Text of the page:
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Bush to Block Some Clinton Orders

January 20, 2001

WASHINGTON (AP) _ As one of his first acts after taking office, President-elect Bush will issue an order that would effectively block a series of outgoing President Clinton’s executive orders and last-minute rules, Republican officials said Saturday.

Clinton was leaving office with a flurry of 11th hour decisions, many of which have drawn sharp criticism from Republicans.

Bush will impose a moratorium that would for the time being block any new rules from being printed in the Federal Register. That would essentially block the most recent of Clinton’s executive orders, since most rules can’t take effect until they’ve appeared in the Federal Register for a certain period of time.

Among those that would be affected: new environmental restrictions that the Clinton administration announced earlier this week on runoff from animal feeding operations and a set of new guidelines for managed care programs under Medicare.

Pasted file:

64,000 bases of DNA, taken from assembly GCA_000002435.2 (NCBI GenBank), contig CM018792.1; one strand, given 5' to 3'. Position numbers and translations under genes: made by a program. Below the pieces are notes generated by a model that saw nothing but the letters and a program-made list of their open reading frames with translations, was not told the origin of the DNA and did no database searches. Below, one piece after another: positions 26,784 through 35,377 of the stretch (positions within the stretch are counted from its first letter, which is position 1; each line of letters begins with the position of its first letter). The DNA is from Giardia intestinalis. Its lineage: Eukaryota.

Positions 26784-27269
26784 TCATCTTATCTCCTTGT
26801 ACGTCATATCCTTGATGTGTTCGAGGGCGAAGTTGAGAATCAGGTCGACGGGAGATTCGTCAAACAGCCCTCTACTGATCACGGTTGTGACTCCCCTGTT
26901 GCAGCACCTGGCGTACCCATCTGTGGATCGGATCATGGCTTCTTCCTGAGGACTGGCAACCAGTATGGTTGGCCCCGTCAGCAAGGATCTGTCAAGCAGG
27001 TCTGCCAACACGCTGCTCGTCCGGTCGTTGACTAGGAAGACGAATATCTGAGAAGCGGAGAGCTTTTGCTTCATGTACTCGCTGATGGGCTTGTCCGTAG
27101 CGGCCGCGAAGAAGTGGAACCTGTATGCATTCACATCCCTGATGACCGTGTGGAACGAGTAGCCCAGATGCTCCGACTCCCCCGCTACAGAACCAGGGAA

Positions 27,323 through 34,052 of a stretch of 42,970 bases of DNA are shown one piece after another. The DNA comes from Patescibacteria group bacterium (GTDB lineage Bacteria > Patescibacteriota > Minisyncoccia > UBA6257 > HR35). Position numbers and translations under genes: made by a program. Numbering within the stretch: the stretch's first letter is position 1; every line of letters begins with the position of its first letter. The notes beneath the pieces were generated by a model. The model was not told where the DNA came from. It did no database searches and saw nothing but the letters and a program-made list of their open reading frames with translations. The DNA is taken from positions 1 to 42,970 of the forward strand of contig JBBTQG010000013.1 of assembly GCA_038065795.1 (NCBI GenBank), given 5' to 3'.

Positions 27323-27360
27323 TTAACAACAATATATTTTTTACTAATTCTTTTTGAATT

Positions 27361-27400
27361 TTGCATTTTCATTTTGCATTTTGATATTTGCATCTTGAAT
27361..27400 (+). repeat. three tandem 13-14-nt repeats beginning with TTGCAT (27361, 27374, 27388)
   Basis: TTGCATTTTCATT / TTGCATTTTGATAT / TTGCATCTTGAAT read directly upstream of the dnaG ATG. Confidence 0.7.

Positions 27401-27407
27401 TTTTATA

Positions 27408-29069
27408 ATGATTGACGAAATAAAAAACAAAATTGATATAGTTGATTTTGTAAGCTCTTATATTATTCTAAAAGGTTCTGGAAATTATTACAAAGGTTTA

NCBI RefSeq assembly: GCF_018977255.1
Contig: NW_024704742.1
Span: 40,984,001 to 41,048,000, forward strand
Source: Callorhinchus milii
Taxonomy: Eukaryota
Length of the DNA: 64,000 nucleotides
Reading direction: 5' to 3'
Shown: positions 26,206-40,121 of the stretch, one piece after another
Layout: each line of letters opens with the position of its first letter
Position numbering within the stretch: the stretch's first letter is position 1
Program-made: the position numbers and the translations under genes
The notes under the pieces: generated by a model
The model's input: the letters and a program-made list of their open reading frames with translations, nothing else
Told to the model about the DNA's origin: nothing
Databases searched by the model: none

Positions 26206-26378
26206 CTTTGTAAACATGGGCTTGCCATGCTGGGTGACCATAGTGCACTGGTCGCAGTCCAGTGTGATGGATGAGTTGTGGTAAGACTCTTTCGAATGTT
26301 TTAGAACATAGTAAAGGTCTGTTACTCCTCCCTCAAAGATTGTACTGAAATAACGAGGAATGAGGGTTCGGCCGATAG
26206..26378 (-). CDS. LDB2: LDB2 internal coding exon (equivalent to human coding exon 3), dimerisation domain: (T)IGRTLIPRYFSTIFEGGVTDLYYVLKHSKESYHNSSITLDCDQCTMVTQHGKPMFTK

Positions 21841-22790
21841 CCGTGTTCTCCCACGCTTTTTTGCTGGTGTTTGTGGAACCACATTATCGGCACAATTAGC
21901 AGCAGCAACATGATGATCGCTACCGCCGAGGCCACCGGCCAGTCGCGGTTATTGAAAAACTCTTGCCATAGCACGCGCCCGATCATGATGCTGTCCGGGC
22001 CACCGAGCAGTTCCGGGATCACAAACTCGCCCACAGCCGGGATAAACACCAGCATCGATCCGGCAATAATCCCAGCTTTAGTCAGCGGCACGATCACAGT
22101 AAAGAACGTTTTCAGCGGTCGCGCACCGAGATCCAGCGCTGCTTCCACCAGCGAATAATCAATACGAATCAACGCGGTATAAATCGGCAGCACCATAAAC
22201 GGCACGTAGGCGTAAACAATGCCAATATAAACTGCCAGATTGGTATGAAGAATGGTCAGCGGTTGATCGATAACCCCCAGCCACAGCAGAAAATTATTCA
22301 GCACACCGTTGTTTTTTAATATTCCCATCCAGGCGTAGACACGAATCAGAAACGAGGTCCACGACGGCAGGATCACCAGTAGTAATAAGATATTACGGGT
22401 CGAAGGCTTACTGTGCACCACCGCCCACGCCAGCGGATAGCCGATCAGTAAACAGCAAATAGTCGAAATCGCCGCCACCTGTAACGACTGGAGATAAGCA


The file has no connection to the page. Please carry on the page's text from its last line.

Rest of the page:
Older regulations would not be covered, but are actively under review by the incoming Bush administration. Many may be rescinded, Bush transition officials said.

The freeze would not affect presidential pardons.

The moratorium on regulations was expected to be announced by incoming White House chief of staff Andrew Card, said officials who spoke on the condition of anonymity.

Bush was also to issue executive orders on Saturday outlining ethics guidelines for his administration and declaring a national day of prayer, the officials said.

Imposing a freeze on rules has been used in the past by other incoming presidents.

Then-President Ronald Reagan used a similar technique in 1981 to block scores of last-minute executive orders by his predecessor, Democrat Jimmy Carter.

And when he took office in 1993, Clinton moved quickly to block several orders that Bush’s father, George Bush, had put in place in the closing days of his administration.

One would have required federal contractors to inform nonunion employees of their rights to have any dues withheld from their paychecks refunded. The younger Bush may issue a new executive order reimposing that blocked order of his father’s, the GOP officials said.

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